New School’s Geothermal Tech Brings Benefits

By Brian Indre

A WELL DRILLING RIG begins digging holes so construction workers can lay the vertical geothermal piping for the railroad cottage community in the City’s western end. (Photo: Courtesy Kate Ward)

As the City of Falls Church takes steps towards its future environmental sustainability goals, geothermal technology is being used in some homes and development projects in the area, including the new George Mason High School currently under construction.

Using geothermal for the project at Mason will ultimately be the best return on investment for the long-term cost for heating and cooling it. Besides its environmental benefit, another advantage of geothermal is that traditional heating and cooling units have a shorter lifespan resulting from their outdoor location and their exposure to the elements, leading to significant repair and replacement costs.

Kate Walker, the environmental programs coordinator for the City of Falls Church, said that the decision to use geothermal for the new high school took lots of planning and expertise to make sure that the ground is suitable for digging the deep wells needed to make the system work. The project will consist of just shy of 200 wells that reach down to more than 500 feet deep.

The City collaborated with the U.S. Department of Energy Climate Action Champions Program, Oak Ridge National Laboratory and the Metropolitan Washington Council of Governments on a feasibility study to make sure that the project was possible within the space of the site that the city had available.

To ensure that holes could be drilled down the required depth without collapsing, thorough research on the ground stability and soil and rock properties was needed. Calculations on the thermal conductivity of the local ground conditions determined how many wells would have to be drilled.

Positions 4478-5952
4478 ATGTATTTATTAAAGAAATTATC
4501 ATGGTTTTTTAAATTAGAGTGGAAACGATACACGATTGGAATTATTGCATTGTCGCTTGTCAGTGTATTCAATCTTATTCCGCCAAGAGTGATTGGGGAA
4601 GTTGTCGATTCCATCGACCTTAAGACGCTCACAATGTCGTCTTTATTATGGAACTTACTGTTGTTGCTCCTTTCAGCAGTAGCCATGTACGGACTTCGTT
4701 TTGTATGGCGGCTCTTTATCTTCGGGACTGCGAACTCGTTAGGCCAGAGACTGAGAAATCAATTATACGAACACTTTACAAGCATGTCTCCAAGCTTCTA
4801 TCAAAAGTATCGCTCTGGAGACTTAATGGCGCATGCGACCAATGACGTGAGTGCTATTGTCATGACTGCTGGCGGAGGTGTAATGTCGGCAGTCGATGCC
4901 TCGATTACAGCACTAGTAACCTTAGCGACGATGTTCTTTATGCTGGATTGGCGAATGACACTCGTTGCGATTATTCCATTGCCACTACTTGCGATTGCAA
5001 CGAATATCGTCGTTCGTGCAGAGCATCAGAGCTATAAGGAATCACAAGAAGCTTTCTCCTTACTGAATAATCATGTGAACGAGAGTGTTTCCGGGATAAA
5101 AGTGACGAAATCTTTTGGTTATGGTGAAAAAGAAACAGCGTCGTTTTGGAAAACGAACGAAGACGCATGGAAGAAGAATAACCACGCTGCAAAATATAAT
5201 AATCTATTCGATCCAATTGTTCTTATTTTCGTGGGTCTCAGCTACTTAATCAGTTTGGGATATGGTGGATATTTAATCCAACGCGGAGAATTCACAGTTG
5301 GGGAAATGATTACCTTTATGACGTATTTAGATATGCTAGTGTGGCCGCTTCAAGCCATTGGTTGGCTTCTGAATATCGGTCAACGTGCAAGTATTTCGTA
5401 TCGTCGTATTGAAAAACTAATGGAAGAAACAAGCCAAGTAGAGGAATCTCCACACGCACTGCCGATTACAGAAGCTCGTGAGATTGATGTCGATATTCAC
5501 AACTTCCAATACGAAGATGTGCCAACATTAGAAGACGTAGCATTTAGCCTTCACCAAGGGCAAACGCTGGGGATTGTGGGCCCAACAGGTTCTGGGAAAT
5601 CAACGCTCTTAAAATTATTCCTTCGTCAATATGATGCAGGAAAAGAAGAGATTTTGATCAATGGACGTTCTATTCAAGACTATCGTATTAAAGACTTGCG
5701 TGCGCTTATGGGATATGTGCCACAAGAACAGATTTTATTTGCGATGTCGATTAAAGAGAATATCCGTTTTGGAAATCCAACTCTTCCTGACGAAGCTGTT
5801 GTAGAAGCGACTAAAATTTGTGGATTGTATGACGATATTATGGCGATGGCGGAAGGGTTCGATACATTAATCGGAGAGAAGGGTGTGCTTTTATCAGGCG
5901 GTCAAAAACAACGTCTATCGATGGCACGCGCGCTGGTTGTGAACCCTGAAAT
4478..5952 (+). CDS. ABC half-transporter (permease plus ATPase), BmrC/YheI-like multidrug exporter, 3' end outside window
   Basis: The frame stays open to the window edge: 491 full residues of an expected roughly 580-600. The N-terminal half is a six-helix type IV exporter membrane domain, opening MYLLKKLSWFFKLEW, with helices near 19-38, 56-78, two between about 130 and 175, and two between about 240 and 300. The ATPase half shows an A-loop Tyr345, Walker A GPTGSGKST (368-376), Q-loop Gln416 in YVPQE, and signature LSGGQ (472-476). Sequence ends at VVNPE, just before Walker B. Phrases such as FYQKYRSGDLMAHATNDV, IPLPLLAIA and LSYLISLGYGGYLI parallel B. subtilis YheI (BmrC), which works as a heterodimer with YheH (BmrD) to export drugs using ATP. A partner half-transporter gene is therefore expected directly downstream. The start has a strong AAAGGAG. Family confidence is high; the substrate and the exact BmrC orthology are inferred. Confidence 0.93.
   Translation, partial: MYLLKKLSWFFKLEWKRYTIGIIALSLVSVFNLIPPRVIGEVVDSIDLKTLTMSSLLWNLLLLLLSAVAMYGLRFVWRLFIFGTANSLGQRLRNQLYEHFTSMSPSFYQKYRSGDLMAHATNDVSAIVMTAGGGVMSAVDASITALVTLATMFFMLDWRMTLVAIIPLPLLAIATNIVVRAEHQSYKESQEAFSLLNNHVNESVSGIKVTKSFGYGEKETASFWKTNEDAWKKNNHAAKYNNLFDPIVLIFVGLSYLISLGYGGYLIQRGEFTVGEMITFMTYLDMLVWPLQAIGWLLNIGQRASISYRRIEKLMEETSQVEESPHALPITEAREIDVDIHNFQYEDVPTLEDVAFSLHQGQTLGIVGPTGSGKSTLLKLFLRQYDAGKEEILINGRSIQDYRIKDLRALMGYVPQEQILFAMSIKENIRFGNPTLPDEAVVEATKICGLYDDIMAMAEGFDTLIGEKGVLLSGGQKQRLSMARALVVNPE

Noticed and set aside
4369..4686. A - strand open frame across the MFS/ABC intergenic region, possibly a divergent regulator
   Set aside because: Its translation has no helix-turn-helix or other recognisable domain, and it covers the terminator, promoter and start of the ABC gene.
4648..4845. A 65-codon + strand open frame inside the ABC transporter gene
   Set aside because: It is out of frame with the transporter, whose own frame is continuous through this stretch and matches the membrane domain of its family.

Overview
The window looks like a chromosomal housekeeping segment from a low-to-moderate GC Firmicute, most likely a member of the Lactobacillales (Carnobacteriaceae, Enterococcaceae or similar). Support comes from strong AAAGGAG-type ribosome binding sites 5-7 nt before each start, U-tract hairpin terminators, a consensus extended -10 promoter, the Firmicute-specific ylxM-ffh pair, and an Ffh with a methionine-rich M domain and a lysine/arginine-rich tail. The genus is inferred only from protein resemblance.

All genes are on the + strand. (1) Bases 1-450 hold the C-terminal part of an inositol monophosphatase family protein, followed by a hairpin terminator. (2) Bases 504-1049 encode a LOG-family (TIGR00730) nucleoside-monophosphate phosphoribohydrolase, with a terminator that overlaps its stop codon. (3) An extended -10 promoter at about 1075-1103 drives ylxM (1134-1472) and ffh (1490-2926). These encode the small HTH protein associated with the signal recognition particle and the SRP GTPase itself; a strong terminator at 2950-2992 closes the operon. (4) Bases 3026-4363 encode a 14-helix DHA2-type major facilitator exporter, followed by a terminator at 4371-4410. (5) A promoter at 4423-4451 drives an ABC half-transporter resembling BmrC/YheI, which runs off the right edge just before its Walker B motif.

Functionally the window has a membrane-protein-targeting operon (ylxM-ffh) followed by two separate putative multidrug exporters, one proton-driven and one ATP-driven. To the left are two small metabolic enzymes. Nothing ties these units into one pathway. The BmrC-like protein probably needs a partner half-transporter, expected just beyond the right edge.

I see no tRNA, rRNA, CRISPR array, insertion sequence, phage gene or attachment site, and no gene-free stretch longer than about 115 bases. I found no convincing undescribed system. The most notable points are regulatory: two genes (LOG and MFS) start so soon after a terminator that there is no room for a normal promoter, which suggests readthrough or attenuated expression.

Once approved, the city has been waiting on drilling permits. Allied Well Drilling company will be in charge of digging the wells, while Pro-Air Inc., a mechanical contracting company, will be taking care of the heat pump and other mechanical installations.

Geothermal HVAC (heating, ventilating and air conditioning) systems are a more efficient way to heat and cool buildings like homes, office buildings and schools than traditional gas and electric units that rely on fossil fuels. By using the ground below, geothermal units can harness the natural stable ground temperature as a more moderate starting point for heating and cooling.

THE TEAM BEHIND the new George Mason High School looks to do the same process on a much larger scale, creating 180 wells that will go over 500 feet in depth. (Photo: News-Press)

“Geothermal is a workable technology in this area because of the moderate belowground temperature, so it works well in both the winter and the summer as a heat exchange medium,” said Walker.

At about four-to-six feet below the ground, the temperature stays at a consistent 56 degrees in the F.C. area, and is not affected much by the seasons. The pipes for a geothermal system are placed in a loop, either horizontally or vertically in the ground, that contains a mixture of water and antifreeze liquid that absorb the stable ground temperature from below and transport it back inside.

During the winter, the warmer ground temperature is absorbed and brought indoors to the pump. In the summer, the system runs in reverse by absorbing the heat from indoors and sending it underground to cool it and then circulate it.

Geothermal HVAC systems are more energy efficient than traditional HVAC systems and can reduce the load on the electric grid, especially during peak times, which makes it ideal for saving money and lowering greenhouse gas emissions in homes and buildings. That’s part of the reason why the Railroad Cottages completed this past spring opted for geothermal technology.

“Minimizing the noise was also a decision factor for Railroad Cottages. When you’re using the ground to preheat or precool the air, then you don’t have to have the loud and forceful outdoor AC units, especially since the cottages are so close together,” Walker said.

The cost effectiveness of geothermal depends largely on federal tax incentives that help influence developers and homebuilders to implement green energy. Geothermal tax credits are slated to go away in about two years, unless Congress acts to extend them.

“You can’t discuss this issue without stepping into national politics,” said Dan Sze, a Falls Church City Councilmember and the liaison to F.C.’s Environmental Sustainability Council. “This is why we need someone who recognizes the value of being a part of the Paris Agreement,” Sze added.

A groundbreaking ceremony for the geothermal well drilling is scheduled at the site of the new George Mason High School this Monday, Dec. 16.